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The freedom of routines

During the last week, I was working a lot on creating better systems for myself. It is a really interesting time for me, as I want ...

Hey lovely friends,

During the last week, I was working a lot on creating better systems for myself. It is a really interesting time for me, as I want to expand my efforts into more knowledge areas and different topics. However, when it came to routines I got conflicted.

Do routines actually give us more freedom?

Last few years, I tried all different ways to stay productive and do the things that I love. And sometimes it was really hard to stay on track. There were times when I would avoid creating routines for myself as I thought it didn’t help my creativity to grow.

I was wrong as I’ve realized that the easiest way to fostering my creativity is through routines.

Let me explain, when I’m involved in different teams with lots of things to work on it, is kind of easy to clash ideas or lose track of our progress. But once you have routines in place about what to do and when, the time that you are into one specific task might become your freedom-time with some practice.

What I mean is that, after I allowed myself every day for 1 hour to express my creativity as part of my routine, I could get used to generate ideas in that time. I knew that that time was reserved for my mind to review my thoughts and combine them with others. Related to one of the principles of Personal knowledge management.

But not only that, with many systems in place with daily activities that I have to repeat, I don’t have to keep my activities in my memory and thus, I can use my creativity in my free time as there are fewer things that I keep in my head. Over time, this became another habit where I would just create any idea about business/videos/articles or so, and instead of keeping them in my mind (and probably later forget them), I would use my preferred note-taking app and save that idea to review later.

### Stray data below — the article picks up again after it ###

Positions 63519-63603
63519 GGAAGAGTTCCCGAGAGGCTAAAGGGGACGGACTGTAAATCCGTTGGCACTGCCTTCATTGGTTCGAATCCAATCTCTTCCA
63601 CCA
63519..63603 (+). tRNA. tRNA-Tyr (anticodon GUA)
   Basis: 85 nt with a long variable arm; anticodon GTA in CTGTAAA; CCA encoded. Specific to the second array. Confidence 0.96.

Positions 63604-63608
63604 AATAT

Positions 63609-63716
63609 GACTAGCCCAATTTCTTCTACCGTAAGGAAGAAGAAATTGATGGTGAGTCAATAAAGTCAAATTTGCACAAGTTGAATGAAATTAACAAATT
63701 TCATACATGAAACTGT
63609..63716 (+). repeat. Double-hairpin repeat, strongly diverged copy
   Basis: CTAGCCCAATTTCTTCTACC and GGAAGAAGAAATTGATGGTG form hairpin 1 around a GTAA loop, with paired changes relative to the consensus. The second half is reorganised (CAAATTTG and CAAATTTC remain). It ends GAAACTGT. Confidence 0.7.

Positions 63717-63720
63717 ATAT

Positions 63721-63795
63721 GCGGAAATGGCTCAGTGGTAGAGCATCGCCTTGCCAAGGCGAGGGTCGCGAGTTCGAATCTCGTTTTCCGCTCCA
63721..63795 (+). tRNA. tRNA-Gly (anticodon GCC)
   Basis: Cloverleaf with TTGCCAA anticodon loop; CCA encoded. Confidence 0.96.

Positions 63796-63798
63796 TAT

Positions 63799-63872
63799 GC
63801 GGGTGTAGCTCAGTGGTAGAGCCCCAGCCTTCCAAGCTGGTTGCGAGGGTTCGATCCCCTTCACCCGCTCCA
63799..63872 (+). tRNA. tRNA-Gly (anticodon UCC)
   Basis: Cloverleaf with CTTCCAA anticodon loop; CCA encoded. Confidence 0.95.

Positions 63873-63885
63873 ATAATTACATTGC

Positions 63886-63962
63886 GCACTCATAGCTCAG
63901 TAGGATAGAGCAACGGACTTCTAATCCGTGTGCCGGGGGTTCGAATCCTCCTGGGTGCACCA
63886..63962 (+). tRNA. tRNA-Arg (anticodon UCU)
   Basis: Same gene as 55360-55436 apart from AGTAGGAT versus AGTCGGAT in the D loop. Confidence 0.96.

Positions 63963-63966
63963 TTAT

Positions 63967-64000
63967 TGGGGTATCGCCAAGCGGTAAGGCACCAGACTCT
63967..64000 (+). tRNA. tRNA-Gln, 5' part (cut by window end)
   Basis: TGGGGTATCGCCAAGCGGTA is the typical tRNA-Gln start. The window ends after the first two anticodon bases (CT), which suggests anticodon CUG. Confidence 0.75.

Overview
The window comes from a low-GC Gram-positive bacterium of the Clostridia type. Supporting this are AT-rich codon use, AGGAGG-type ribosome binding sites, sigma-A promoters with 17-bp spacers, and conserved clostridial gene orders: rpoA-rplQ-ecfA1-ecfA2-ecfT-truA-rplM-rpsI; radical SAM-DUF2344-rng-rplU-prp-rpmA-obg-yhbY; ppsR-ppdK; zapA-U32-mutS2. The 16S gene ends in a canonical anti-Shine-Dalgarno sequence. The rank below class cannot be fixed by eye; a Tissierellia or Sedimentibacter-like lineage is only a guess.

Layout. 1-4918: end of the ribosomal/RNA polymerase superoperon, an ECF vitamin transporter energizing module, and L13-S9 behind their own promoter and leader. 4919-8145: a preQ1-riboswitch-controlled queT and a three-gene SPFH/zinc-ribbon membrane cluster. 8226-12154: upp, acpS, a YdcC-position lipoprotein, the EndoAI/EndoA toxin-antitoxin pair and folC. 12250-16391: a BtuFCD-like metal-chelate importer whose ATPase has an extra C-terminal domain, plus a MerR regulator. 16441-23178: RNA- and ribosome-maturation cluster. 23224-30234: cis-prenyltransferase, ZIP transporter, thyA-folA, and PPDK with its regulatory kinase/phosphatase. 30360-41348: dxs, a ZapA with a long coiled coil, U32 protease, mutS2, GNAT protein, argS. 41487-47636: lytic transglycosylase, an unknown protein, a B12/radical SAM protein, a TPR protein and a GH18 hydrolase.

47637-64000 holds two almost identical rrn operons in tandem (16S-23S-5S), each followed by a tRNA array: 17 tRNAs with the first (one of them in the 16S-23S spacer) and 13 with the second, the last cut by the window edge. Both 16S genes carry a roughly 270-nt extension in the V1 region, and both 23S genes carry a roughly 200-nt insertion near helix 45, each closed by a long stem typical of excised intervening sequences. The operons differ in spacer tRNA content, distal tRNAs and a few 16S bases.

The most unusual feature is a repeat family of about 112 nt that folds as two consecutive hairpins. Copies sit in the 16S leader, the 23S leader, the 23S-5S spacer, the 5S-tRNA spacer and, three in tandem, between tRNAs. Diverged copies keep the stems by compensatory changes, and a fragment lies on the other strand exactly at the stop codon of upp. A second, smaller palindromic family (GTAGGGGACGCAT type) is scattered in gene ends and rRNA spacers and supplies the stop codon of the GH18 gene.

As Ali Abdaal mentioned in his video about Creating a Second Brain: our brain is to create ideas, not to store them. And I cannot agree more with that statement.

So, if you believe that setting routines or habits for yourself might reduce your creativity, I invite you to give it a try to switching to this mindset to use habits as ways to free your mind from tasks/ideas/things to decide and instead use your free time for creating whatever you want. Like art, writing, music, or simply reflections.

Hope you have a wonderful week,


Weekly realizations

Rejections - In this tweet from @StoneAtWine, he reflects over been rejected by YC. It made me think about the feeling we get when experiencing the rejection of an opportunity we consider valuable. Sometimes we might think that when we are rejected is because our idea/project is not good enough overall but I believe that there are many other factors that have an important role here. From being good at pitching our ideas to having the right timing. In the end, this should allow us to reflect on what could be the reason for the rejection and don’t take it personally.

Improving over time - When we create content of any type, I think is easy not to value our progress. I feel that we lose track of our growth as we are constantly trying things to improve the outcomes. However, if we stop ourselves for a day to think about what we did right, it might help us to understand what we actually improved and how we can change what we haven’t.

Highlight of the week

There are some cool projects upcoming but this week I want to focus on a new tool I found to replace Goodreads. It is called Readng and you can create your account here:

Weekly realizations

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